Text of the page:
The most unusual double feature I have ever unwittingly planned was the one where both of the movies contain a euphemism for the word "fuck" in their titles.
That happened on Tuesday night, when I went to see the HRAFF screening of the movie GTFO, followed by a regular old cinematic screening of Whiskey Tango Foxtrot.
Be it the word "Foxtrot" or just the plain old letter F, both movies were trying to tell me about the word "fuck" without actually saying it.
Whiskey Tango Foxtrot is, of course, the acronym WTF as spoken in the military alphabet. I would probably know that anyway, but I know it even more because I've memorized the military alphabet as part of my job. I regularly read out serial numbers to users and vendors, and the military alphabet lets a person do that without any confusion or fears of being misheard ("Did you say C or B or D?"). Here, I'll show you: alpha bravo charlie delta echo foxtrot golf hotel india juliet kilo lima mike november oscar papa quebec romeo sierra tango uniform victor whiskey x-ray yankee zulu. (You have no idea how quickly I typed that, but it was pretty quickly.)
Then GTFO stands for Get the Fuck Out, an acronym male gamers regularly hurl at female gamers who are trying to share their testosterone-laden gaming space. (The documentary is about the unsafe and abusive environment for female gamers and what to do about it.)
Unfortunately, I kind of wanted both of these movies to get the fuck out. I gave both of them 2.5 stars, and I think I may have been even a bit generous to Whiskey Tango Foxtrot. (It's just hard to be mean to Tina Fey.) GTFO is on an important subject, but it's a poorly made film -- badly lit and using some interview footage filmed over Skype. It just doesn't look very nice, it's edited poorly, and the information is conveyed haphazardly. Then Whiskey is kind of a big collection of "so what?" Fey tries her hardest to be chipper and appealing, but she doesn't come across all that well, and the characters are difficult to care a thing about.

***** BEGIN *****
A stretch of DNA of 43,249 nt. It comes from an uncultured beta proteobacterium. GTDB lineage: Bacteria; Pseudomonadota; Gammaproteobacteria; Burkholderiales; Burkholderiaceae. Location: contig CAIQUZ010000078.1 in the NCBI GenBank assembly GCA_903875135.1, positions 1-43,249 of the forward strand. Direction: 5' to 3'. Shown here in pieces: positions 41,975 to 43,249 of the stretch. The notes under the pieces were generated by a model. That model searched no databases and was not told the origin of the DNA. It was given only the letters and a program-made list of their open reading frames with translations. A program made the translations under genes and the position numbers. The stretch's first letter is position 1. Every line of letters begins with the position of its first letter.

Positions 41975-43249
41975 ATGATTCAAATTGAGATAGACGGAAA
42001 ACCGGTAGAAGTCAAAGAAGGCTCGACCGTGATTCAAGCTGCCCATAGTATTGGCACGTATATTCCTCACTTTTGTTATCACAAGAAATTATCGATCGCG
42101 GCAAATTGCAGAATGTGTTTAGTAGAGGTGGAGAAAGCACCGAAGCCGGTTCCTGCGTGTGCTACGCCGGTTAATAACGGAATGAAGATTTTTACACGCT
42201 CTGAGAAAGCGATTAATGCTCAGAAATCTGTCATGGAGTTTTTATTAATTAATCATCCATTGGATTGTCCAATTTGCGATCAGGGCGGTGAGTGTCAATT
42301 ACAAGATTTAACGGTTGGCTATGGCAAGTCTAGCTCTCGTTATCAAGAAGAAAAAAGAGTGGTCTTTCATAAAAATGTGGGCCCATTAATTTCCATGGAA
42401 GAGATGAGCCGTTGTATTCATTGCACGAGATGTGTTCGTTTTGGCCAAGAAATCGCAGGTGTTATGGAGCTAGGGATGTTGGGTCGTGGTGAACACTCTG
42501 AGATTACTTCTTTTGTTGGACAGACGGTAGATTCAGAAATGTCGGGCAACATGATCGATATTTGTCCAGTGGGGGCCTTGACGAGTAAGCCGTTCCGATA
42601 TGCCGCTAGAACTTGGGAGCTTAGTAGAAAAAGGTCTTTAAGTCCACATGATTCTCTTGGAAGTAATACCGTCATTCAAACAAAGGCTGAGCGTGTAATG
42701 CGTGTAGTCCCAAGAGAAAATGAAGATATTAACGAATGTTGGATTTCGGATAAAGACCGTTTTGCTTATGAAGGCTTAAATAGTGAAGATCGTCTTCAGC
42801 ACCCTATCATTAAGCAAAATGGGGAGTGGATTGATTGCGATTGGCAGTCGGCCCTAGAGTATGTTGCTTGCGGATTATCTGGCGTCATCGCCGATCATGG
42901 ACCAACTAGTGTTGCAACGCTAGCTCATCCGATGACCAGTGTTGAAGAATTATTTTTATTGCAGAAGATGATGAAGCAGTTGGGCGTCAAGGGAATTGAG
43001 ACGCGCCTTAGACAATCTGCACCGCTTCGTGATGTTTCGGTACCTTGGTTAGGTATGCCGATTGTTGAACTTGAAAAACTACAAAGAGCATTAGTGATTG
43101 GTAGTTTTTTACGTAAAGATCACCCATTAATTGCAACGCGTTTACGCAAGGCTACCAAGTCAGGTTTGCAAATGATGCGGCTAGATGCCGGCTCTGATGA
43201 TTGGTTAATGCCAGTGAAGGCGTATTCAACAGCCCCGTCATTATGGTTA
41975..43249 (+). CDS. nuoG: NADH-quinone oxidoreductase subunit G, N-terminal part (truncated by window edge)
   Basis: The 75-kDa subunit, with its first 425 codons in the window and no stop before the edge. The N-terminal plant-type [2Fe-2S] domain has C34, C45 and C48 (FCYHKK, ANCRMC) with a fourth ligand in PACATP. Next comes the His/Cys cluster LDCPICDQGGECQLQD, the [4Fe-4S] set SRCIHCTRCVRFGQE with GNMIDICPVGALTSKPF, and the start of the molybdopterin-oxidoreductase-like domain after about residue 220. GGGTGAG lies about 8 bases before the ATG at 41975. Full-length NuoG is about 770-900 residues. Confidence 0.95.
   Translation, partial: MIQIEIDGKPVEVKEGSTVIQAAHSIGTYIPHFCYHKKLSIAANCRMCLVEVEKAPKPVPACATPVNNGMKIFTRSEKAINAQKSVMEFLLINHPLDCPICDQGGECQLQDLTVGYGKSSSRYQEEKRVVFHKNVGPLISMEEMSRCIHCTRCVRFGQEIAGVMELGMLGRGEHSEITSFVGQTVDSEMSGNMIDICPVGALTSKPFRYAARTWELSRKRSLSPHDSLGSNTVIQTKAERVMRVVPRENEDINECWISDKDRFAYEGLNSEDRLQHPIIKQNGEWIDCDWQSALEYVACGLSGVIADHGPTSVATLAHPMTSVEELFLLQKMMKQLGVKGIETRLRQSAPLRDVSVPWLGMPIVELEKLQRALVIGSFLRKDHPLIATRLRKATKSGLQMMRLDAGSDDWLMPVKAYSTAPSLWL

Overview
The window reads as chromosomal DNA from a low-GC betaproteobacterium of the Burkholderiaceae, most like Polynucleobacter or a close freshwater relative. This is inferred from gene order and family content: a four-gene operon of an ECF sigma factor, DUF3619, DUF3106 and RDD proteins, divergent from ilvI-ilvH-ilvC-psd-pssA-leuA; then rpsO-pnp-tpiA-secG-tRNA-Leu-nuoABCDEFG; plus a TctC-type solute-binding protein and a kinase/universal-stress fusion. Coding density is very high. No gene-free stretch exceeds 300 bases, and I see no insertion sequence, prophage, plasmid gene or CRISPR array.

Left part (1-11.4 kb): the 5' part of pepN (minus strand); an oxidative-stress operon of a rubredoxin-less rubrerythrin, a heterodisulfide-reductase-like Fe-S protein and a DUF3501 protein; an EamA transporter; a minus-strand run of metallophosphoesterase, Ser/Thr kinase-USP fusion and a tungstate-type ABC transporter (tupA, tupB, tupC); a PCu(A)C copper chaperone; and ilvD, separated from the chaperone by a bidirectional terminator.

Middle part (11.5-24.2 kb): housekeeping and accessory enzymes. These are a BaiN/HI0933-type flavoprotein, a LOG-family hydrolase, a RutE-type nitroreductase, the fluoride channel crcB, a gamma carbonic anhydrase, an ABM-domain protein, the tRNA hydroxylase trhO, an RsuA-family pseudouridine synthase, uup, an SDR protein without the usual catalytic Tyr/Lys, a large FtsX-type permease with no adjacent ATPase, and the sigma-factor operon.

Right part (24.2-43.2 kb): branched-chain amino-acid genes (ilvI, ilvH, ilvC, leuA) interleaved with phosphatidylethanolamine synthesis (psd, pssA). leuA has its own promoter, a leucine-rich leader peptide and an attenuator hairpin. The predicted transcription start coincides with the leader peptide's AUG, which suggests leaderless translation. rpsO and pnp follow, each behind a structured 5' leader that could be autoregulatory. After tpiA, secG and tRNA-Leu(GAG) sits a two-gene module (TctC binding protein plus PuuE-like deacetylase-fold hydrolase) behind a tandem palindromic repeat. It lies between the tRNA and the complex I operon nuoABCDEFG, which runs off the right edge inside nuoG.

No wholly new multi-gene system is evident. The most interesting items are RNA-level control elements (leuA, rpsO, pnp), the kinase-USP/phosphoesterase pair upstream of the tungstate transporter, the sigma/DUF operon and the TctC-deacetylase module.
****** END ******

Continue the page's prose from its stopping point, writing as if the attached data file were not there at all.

Because I was worried that I might be told to get the fuck out, I told a funny little lie before my screening of Whiskey.
I was well within my rights to be using my critics card, as the movie had only been out for five days and it was an approved night of the week to use the card. Yet I stumbled when confronted by an innocent question from the person printing me my ticket:
"Are you going be reviewing this film?"
Now, to be clear, she was not asking me this because she wanted to determine the validity of me using my critics card. If anything, she was starstruck. "Here is this great person before me, who has the power to tell other people to see movies or not see them." If anything, she couldn't believe that she was in some way involved in the process of a movie review coming into existence.
But I acted on instinct and saw a threat. "Yes," I said.
Well, I'm not reviewing this movie. My editor reviewed it like two weeks ago. And disliked it even more than I did.
But she wasn't done. She asked where my review would be appearing. Still starstruck, mind you. Still not checking up on me.
"ReelGood," I said, continuing the lie. I mean, that is the site I write for. But I did not venture a "dot com" or any other indication of what type of media organization ReelGood actually was. If she really wanted to follow up on our conversation, she could do the digging.
Not that it will ever come back to me, but if it did, I could always say I thought I was reviewing it and hadn't realized that we'd already reviewed it.
When I got inside, I jokingly texted my editor that he needed to repost his Whiskey review tomorrow and put my name on it.
To quote Curtis Armstrong, sometimes you just have to say WTF.